Let's define these conditions. The Fourier transform $$\hat{x}(f)$$ of $$x(t)$$ is defined by:

$$\hat{x}(f) = \int_{-\infty}^{+\infty} x(t) e^{-2i\pi ft} dt$$

Here, the Fourier transform is a representation of a time-dependent signal in the frequency domain. The Nyquist criterion states that:

$$\textrm{there exists} \quad B < f_s/2 \quad \textrm{such that, for all} \quad|f|>B, \quad \hat{x}(f)=0.$$

In other words, the signal must be bandlimited, meaning that it must not contain any frequency higher than a certain cutoff frequency $$B$$. Additionally, the sampling rate $$f_s$$ needs to be at least twice as large as this frequency $$B$$. Here are a couple of definitions:

• The Nyquist rate is $$2B$$. For a given bandlimited analog signal, it is the minimal sampling rate required to sample the signal without loss.
• The Nyquist frequency is $$f_s/2$$. For a given sampling rate, it is the maximal frequency that the signal can contain in order to be sampled without loss.

Under these conditions, we can theoretically reconstruct the original analog signal from the sampled digital signal.

## Compressed sensing

Compressed sensing is a recent and important approach to signal processing. It acknowledges that many real-world signals are intrinsically low dimensional. For example, speech signals have a very specific structure depending on the general physical constraints of the human vocal tract.

Even if a speech signal has many frequencies in the Fourier domain, it may be well approximated by a sparse decomposition on an adequate basis (dictionary). By definition, a decomposition is sparse if most of the coefficients are zero. If the dictionary is chosen well, every signal is a combination of a small number of the basis signals.

This dictionary contains elementary signals that are specific to the signals considered in a given problem. This is different from the Fourier transform that decomposes a signal on a universal basis of sine functions. In other words, with sparse representations, the Nyquist condition can be circumvented. We can precisely reconstruct a continuous signal from a sparse representation containing fewer samples than what the Nyquist condition requires.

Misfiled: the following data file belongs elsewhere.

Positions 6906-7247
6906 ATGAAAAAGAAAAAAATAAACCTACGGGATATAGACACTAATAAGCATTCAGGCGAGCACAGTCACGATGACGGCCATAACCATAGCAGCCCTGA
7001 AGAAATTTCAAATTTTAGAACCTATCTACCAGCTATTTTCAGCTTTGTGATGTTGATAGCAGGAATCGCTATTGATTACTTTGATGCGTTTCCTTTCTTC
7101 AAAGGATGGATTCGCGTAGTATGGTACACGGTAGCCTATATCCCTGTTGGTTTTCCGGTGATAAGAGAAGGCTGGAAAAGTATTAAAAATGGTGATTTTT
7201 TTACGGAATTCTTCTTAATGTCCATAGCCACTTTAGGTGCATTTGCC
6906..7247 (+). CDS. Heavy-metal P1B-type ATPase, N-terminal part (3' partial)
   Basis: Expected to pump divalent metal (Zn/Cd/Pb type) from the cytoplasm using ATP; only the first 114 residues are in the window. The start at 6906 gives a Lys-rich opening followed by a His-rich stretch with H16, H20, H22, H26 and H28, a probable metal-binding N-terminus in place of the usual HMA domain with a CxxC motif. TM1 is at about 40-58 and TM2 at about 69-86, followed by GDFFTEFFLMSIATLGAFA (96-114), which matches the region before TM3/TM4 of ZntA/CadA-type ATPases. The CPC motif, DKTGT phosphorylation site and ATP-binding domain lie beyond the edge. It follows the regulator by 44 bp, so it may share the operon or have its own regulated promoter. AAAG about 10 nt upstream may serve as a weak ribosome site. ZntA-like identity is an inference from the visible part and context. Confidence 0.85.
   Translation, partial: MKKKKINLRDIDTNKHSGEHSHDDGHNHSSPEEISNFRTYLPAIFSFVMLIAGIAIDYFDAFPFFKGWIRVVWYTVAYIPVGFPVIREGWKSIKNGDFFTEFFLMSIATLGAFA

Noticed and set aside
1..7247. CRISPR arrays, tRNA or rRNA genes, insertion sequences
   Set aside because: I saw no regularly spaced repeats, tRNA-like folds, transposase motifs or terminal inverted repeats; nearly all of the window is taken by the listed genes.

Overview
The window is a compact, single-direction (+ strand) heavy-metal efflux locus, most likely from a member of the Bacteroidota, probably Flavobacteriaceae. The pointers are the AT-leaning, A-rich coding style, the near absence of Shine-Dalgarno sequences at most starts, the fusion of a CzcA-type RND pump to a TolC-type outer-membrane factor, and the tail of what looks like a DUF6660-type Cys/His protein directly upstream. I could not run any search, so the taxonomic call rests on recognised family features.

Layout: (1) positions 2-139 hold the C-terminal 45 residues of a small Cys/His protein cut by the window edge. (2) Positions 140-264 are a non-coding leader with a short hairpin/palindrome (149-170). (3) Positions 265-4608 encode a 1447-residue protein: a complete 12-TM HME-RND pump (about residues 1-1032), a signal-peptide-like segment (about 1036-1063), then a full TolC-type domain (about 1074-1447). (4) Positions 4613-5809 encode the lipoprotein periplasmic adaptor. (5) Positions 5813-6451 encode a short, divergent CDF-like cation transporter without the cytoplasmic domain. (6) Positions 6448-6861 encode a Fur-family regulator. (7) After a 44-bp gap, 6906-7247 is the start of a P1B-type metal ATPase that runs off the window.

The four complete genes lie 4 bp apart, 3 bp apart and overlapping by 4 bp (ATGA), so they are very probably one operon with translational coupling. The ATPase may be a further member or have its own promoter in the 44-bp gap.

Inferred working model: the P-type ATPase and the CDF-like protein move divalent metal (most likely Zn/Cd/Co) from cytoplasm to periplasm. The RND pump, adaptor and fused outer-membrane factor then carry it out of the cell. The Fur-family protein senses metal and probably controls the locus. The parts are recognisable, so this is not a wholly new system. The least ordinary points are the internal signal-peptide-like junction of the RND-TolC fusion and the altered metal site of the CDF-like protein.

Sparse decompositions can be found with sophisticated algorithms. In particular, these problems may be turned into convex optimization problems that can be tackled with specific numerical optimization methods.

Compressed sensing has many applications in signal compression, image processing, computer vision, biomedical imaging, and many other scientific and engineering areas.

Here are further references about compressed sensing:

## References

Here are a few references:

• Understanding Digital Signal Processing, Richard G. Lyons, Pearson Education, (2010).
• For good coverage of compressed sensing, refer to the book A Wavelet Tour of Signal Processing: The Sparse Way, Mallat Stéphane, Academic Press, (2008).
• Harmonic Analysis Lectures on Awesome Math, at https://github.com/rossant/awesome-math/#harmonic-analysis
• The book Python for Signal Processing by Jose Unpingco contains many more details than what we can cover in this chapter. The code is available as Jupyter notebooks on GitHub (http://python-for-signal-processing.blogspot.com).
• Digital Signal Processing on WikiBooks available at http://en.wikibooks.org/wiki/Digital_Signal_Processing.
• Numerical Tours in Python, available at http://www.numerical-tours.com/python/